World War III has already started. It snuck up on us all. It comes in the form of cyber warfare and it is really serious. The claims of Russia meddling in the American elections pale in comparison to the acts of war that have been committed by North Korea against the rest of the world.
North Korean Cyber Attacks Intensify
The general public started to become aware of this problem, during 2014, when North Korea hacked Sony Pictures in Japan because of its release of the film The Interview. The comedy film starring James Franco and Seth Rogen makes fun of the Supreme Leader of North Korea, Kim Jong Un. It makes him look tyrannical, gluttonous, silly, and stupid. At the end of the film, the North Korean leader is killed before he can launch a nuclear weapon.
This year, Reuters reported that North Korea is responsible for hacking at least 10 cryptocurrency exchanges in South Korea during 2017. The hackers stole over $7 million in cryptocurrency from these financial exchanges. This cryptocurrency is worth over $80 million now if the North Koreans kept it.
North Korea is implicated in other hacking attacks on cryptocurrency exchanges and may be responsible for the theft of over $500 million from the Mt. Gox exchange that caused the largest cryptocurrency exchange in the world to go bankrupt.
North Korean hacking is not limited to stealing things that have financial value, however. DW reported that during 2017, North Korean hackers stole the U.S. – South Korean war plans.
Wannacry Ransomware Attack
A recent report from DW said that the US and the UK now blame North Korea for spreading the Wannacry ransomware virus across the world starting in May 2017. This malware caused major disruptions in the computer systems and networks in over 150 countries.
With the release of the Wannacry malware, North Korea attacked the entire world. This ransomware took down critical infrastructure systems. It caused significant damage to hospitals, airports, banks, and many other organizations. Part of the UK national health system was shut down. International companies like FedEx suffered damages in the hundreds of millions of dollars.
What is ransomware?
Ransomware locks down computer systems so the authorized users cannot access their own files. In order for the system to be unlocked, a user must pay for an encryption key from the attacker. The money demanded by the Wannacry ransomware was to be paid in Bitcoins. This is because an owner of a Bitcoin account remains anonymous.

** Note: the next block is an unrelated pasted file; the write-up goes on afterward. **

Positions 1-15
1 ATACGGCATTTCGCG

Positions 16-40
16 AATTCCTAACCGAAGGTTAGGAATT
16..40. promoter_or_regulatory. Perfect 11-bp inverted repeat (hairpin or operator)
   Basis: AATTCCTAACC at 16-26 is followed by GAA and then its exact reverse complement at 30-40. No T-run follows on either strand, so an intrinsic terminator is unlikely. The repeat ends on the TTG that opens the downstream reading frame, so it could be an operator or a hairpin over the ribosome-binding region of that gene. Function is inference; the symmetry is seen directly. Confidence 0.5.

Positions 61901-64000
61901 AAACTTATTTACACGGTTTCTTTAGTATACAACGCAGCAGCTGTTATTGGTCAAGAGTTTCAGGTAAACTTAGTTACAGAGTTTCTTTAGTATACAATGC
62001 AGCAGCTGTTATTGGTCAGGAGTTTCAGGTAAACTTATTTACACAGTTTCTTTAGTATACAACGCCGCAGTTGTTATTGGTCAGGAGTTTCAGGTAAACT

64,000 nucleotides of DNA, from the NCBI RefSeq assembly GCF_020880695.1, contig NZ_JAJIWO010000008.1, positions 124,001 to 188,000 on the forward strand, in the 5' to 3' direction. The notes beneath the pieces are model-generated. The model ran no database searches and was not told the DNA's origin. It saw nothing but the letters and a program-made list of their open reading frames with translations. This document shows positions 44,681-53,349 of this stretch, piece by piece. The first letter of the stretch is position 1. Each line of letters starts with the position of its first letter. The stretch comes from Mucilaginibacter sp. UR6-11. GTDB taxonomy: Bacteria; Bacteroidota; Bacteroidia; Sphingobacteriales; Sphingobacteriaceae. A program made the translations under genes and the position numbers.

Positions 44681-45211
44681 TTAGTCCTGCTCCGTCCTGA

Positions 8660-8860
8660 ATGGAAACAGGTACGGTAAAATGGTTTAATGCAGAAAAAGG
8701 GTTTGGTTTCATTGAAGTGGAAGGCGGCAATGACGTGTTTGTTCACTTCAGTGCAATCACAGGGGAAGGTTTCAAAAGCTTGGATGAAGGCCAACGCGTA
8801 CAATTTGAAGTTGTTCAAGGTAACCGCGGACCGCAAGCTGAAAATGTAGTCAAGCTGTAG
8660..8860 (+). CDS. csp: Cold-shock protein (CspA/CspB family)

Even when users pay the ransom to try to unlock their computer systems, the encryption key needed may not be sent, so they pay for nothing. This is why law enforcement officials do not recommend paying the ransom. The lowest ransom demand was $300, the highest demand was $5.5 million.
Protection From Ransomware
The best practices on how to deal with ransomware risks are:
1) Businesses and individuals should always make regular backups of critical data. Once a backup copy is made, take the device used to store the data offline. This is called putting data in “cold storage,” making in inaccessible by the Internet.
2) For added security, businesses should make at least three exact backup copies and then store them offline in three different physical locations.
3) Do not permit the unregulated download of any email attachments from unknown sources. Scan all email attachments first before downloading them, even if from known sources.
4) Do not allow any unauthorized personal devices to connect to a business network or to be physically brought into the vicinity of any network equipment. This includes USB thumb drives or other storage media, mobile phones, and personal computers.
5) If infected by ransomware, immediately disconnect the infected system from any network.
6) Wipe the memory of that system completely clean to remove all data.
7) Restore the critical data from secure backups.
8) Upgrade all software with security patches. Install ransomware blocking software.
9) Conduct a security review to determine what caused the breach and how the ransomware entered the system.
10) Secure the system from the breach before putting it back online to avoid re-infection with the malware.
United States Counter-Attacks
Business Insider says there is speculation that the US is already launching cyber attacks to counter the North Korean actions. The U.S. is specifically targeting the systems that operate the nuclear weapons possessed by North Korea. This work is top-secret, so detailed information about the American counter-attacks is not released to the public.
There are things that can be done to thwart cyber warfare from North Korea. Hardening network systems in the rest of the world is a priority. Major global corporations working in IT and government agencies in many countries need to coordinate efforts to stop the actions of North Korea.
The United States, with United Nations support, should ask Russia to cut off the two fiber-optic cable connections that come from North Korea and then pass into Russian territory. These connect North Korea to the rest of the global Internet.
Satellite signal transmissions from North Korea to connect to the Internet using satellites need to be disrupted. Human agents who leave North Korea to conduct cyber attacks from other countries need to be tracked, captured, and arrested for violation of international law.
Make no mistake about it, these cyber attacks from North Korea are all out war against the entire world. World War III has already begun, with the first major battles being fought in cyberspace.